Last September, Patagonia launched its Worn Wear website, which is an online shop where lightly-used and mended Patagonia gear is sold with a big price cut. The idea behind Worn Wear — that outdoor equipment should be repaired, not replaced — isn’t a new one for the brand. Patagonia has long been known for its dedication to minimizing its environmental footprint as much as a billion dollar company can, and making its products as nondisposable as possible is paramount to that goal.

That ethos is written plainly in Patagonia’s mission statement: “Build the best product, cause no unnecessary harm, use business to inspire and implement solutions to the environmental crisis.” It starts with product for a reason — if a product is good, its quality and longevity will inevitably keep consumers from replacing it as often as they might with something cheaper, in both price and quality.

On Black Friday, 2011 Patagonia doubled-down on this solemn undertaking with a full-page ad in the New York Times with a blaring command: “Don’t Buy This Jacket.” In the ad copy that followed, Patagonia admitted sincerely its understanding that each jacket or backpack it makes takes a heavy toll on the environment and its resources, but it also encouraged consumers to repair, reuse and recycle worn-out gear.

Worn Wear is the evolution of that declaration. Patagonia’s repair program — it promises to replace or fix-up any faulty or damaged merchandise — is an assurance that helps consumers justify buying gear that’s often more expensive than similar items from competitors. It also keeps them loyal long-term. At the same time that Patagonia launched the Worn Wear website, it also announced a trade-in program in which customers can drop off used clothing in exchange for store credit that can be used on new products.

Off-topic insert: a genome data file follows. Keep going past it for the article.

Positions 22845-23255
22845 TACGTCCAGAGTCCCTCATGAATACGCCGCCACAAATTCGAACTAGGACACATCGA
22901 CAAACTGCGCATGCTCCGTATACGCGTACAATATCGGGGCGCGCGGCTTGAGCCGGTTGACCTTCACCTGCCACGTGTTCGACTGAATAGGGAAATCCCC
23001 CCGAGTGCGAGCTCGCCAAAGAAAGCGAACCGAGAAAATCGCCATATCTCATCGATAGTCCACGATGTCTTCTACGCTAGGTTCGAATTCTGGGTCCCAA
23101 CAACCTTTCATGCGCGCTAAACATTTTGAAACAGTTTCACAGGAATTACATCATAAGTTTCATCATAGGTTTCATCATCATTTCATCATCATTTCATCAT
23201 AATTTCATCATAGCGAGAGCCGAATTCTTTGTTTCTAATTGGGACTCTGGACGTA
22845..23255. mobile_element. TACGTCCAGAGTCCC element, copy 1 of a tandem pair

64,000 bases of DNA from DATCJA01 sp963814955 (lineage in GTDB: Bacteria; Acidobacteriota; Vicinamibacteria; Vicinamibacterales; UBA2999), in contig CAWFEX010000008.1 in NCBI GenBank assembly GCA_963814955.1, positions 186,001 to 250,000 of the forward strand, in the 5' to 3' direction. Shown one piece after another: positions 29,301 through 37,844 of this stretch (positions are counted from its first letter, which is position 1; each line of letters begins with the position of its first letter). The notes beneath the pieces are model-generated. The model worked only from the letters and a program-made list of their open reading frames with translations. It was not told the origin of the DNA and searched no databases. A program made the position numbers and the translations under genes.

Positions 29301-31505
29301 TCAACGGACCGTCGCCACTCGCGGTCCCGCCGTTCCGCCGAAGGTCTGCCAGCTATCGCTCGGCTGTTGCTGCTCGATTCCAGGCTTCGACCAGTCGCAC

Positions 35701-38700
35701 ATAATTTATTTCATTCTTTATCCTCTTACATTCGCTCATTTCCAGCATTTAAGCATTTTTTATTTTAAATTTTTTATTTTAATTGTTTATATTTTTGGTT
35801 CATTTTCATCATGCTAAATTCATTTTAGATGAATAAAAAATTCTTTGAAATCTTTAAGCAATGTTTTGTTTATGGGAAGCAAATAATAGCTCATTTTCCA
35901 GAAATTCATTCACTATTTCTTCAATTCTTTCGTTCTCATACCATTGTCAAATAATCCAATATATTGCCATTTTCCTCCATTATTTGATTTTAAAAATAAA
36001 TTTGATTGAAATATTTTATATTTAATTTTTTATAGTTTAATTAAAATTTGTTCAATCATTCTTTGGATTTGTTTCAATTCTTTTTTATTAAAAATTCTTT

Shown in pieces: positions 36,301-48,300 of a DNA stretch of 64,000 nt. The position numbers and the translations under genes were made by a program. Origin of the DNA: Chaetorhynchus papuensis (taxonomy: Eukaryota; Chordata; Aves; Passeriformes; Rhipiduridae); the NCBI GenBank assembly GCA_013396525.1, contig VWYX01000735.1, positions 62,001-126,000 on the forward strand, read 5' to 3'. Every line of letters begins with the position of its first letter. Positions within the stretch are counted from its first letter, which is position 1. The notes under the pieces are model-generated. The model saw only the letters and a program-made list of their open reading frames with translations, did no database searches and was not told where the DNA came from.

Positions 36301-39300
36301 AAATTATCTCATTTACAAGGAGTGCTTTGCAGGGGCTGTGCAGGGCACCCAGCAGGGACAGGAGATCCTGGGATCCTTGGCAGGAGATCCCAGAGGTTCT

The trade-ins are washed and repaired by Patagonia’s experts and entered into the Worn Wear database. The site is now brimming with jackets, shirts, pants, board shorts and more. It’s like walking into a Goodwill stocked exclusively with awesome outdoor gear, and as such, sizes are limited, but there are also some once-in-a-lifetime scores. And remember, anything you buy can be traded in for store credit again later. Here are our seven favorite items currently in the Worn Wear store.

Fjord Flannel Shirt (size M, L) $35

Windsweep Down Hoody (size S, M, L) $135

Synchilla Snap-T Fleece (size M) $70

Duck Pants (size 30, 32, 33, 34, 35, 38) $35-$40

Nano Puff Pullover (size M, L) $90

Duck Shorts (size 30, 32, 33) $35-$40

Regular Fit Jeans (size 30, 33, 34, 35, 36, 40) $40
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